While there are many benefits to conducting public involvement, there are also challenges. Public involvement can take considerable time and resources and may require advance planning, especially if high levels of controversy are anticipated. There are always many different groups that may have an interest in the project; therefore it is recommended to cast a wide net by using many channels of communication. Plenty of time should be planned to gather, verify, and maintain a comprehensive mailing list, especially on multi-state projects. It is recommended to begin the public involvement process early and maintain the channels of communication throughout the project so that credibility is established and the public trusts the process and can contribute input throughout. In order to keep these stakeholders engaged, the proponent must communicate the importance and value of their input so that concerns are identified and considered.

Best Practice Recommendations

Stakeholder Identification – Identifying the appropriate stakeholders can be a challenge. Research should include local government elected officials, departments and agencies, state level departments officials and representatives, and federal agencies, and even individuals or groups within the proponents’ own company. Identify local and national non-profits and non-government groups that may be interested. Identify local landowners and local business owners and organizations (such as local chambers of commerce and economic growth organizations). Local landowner data may be obtained from counties. This data is obtained from tax records and is typically available for purchase. Placing advertisements in newspapers or local circulars that contain project contact information may help to identify and reach those missed by the research methods discussed above. NOAA provides strategies for identifying relevant stakeholders in their report: Stakeholder Engagement Strategies for Participatory Mapping.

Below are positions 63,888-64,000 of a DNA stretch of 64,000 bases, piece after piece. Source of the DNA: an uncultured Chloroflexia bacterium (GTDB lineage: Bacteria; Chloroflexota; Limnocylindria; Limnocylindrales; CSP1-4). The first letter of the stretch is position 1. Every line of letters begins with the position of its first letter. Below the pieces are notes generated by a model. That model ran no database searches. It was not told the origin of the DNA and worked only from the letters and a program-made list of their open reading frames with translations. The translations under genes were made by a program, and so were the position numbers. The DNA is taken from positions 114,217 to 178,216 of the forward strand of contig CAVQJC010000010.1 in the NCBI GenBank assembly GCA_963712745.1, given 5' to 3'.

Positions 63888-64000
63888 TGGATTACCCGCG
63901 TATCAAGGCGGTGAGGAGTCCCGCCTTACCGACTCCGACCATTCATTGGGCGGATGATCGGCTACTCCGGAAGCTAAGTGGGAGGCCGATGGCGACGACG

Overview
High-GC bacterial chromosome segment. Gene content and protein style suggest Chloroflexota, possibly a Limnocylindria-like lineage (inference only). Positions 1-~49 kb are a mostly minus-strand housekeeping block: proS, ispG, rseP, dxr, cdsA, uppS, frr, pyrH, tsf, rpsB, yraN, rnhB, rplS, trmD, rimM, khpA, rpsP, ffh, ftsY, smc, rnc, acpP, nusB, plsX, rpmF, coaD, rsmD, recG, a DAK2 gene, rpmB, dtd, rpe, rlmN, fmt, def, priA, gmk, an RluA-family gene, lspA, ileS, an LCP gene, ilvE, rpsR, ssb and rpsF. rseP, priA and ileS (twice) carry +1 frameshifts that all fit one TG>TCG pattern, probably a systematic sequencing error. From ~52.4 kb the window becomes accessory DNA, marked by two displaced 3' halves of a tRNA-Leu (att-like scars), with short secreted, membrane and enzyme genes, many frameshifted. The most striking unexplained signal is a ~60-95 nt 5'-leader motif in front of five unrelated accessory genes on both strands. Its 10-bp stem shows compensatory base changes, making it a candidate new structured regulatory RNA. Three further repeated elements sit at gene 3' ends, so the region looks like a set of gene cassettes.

Identify Issues of Concern – It is recommended to research similar transmission projects, and other infrastructure projects in the same area as the proposal. Note the important issues and prepare position statements and responses. Prepare collateral materials to address these topics. One way to identify issues of concern through public involvement is to employ participatory mapping strategies. Participatory mapping is an exercise of working with the public to identify and map publically valued resources and use it as a tool for decision-making. Participatory mapping is used to spatially recognize important issues as determined by the public and can be employed at public workshops and used by the proponent to avoid areas of sensitivity. Participatory mapping is explained in depth in the NOAA report: Stakeholder Engagement Strategies for Participatory Mapping.